Nygaard, Bertel, Mediating Rock and Roll: Tommy Steele in Denmark. (2022) [PDF]

Nygaard, Bertel, Mediating Rock and Roll: Tommy Steele in Denmark, 1957–8, Cultural History, 11.1 (2022), 27–48

Though rarely acknowledged in later historiography, British singer Tommy Steele was a key figure in the early European negotiations of rock and roll in 1957–58. As an accommodating British working-class youth with an energetic, yet non-sexual mode of performance, he was favourably compared with the image of American rock and roll with its associations of juvenile delinquency, cultural ‘blackness’ and illegitimately sexuality as personified by Elvis Presley in particular. Yet, Tommy Steele’s version of rock and roll provided not simply an alternative to the ‘hard’, more rebellious strands of American youth culture. Rather, it allowed him and his fans to negotiate the dominant adult conceptions of rock and roll and its cultural associations of place, race, gender, class and age, thus inadvertently creating a pattern for a rapid succession of new youth idols, including the relaunching of Presley and other American rock and roll artists to European youth though a complex pattern of locating counterparts to individual celebrities. In that sense, Tommy Steele functioned as a ‘vanishing mediator’ of rock and roll culture in Europe. This article is a particular case study of such developments of celebrity and fan culture as they occurred in 1950s Denmark.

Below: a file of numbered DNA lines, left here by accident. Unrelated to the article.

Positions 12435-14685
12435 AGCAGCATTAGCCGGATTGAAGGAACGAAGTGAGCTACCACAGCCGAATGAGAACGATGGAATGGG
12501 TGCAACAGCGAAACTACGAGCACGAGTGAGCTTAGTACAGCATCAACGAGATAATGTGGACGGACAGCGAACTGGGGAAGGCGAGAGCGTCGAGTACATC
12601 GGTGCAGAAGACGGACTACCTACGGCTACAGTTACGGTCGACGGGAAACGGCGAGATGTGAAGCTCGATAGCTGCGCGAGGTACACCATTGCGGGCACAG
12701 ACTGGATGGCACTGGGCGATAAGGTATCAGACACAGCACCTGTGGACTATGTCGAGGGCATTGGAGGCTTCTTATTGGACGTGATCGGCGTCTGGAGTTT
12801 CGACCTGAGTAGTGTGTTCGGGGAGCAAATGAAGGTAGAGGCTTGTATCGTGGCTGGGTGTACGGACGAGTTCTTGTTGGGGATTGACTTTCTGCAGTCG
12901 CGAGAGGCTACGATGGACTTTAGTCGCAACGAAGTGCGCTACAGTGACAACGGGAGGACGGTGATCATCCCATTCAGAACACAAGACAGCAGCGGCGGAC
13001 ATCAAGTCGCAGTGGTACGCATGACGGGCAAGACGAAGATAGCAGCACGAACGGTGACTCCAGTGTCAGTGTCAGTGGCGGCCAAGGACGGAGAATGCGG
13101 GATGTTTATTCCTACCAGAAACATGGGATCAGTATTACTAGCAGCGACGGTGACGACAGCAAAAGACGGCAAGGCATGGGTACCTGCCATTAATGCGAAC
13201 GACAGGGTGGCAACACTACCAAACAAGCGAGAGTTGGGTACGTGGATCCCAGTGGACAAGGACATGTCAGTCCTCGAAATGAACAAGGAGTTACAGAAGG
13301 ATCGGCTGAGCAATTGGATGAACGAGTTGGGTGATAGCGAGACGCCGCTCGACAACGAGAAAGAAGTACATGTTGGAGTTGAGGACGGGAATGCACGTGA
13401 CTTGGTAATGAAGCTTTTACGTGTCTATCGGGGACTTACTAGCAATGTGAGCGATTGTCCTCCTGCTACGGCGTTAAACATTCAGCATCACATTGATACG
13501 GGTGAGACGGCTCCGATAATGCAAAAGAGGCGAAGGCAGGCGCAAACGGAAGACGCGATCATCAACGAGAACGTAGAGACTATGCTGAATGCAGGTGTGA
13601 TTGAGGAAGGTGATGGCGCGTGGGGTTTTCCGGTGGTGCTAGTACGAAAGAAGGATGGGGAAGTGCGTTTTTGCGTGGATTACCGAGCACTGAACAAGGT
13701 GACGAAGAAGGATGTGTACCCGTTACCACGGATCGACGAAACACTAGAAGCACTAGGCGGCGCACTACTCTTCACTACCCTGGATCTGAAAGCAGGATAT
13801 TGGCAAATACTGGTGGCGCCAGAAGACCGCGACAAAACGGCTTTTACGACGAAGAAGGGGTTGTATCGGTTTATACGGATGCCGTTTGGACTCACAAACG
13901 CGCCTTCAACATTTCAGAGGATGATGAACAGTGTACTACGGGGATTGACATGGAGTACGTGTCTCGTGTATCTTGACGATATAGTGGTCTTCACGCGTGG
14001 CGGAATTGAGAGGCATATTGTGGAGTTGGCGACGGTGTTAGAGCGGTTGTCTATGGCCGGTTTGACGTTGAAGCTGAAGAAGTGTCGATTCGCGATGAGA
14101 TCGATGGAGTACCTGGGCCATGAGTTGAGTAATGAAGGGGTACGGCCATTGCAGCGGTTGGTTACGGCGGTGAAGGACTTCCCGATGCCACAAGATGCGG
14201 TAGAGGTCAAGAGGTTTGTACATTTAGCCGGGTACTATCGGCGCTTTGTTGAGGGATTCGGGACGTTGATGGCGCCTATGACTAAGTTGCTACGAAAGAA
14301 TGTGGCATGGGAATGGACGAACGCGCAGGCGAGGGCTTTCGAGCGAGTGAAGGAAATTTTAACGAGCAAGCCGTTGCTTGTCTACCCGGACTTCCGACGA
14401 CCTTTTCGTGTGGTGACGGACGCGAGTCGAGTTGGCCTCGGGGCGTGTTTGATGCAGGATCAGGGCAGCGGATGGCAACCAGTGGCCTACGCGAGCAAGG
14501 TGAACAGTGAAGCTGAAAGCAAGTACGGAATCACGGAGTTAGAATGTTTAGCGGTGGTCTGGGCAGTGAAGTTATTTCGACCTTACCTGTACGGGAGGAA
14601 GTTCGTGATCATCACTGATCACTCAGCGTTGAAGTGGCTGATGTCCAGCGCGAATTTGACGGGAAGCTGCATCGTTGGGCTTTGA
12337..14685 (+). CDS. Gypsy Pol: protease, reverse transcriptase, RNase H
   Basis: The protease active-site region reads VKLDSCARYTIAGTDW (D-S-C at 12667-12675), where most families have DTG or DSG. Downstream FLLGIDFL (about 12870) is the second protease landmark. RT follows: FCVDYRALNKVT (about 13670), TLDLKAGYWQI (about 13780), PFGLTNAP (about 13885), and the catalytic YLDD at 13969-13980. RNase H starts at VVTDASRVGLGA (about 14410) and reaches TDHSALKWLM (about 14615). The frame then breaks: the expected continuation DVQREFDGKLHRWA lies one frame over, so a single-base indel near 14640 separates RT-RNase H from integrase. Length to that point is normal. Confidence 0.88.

PDF: https://doi.org/10.3366/cult.2022.0253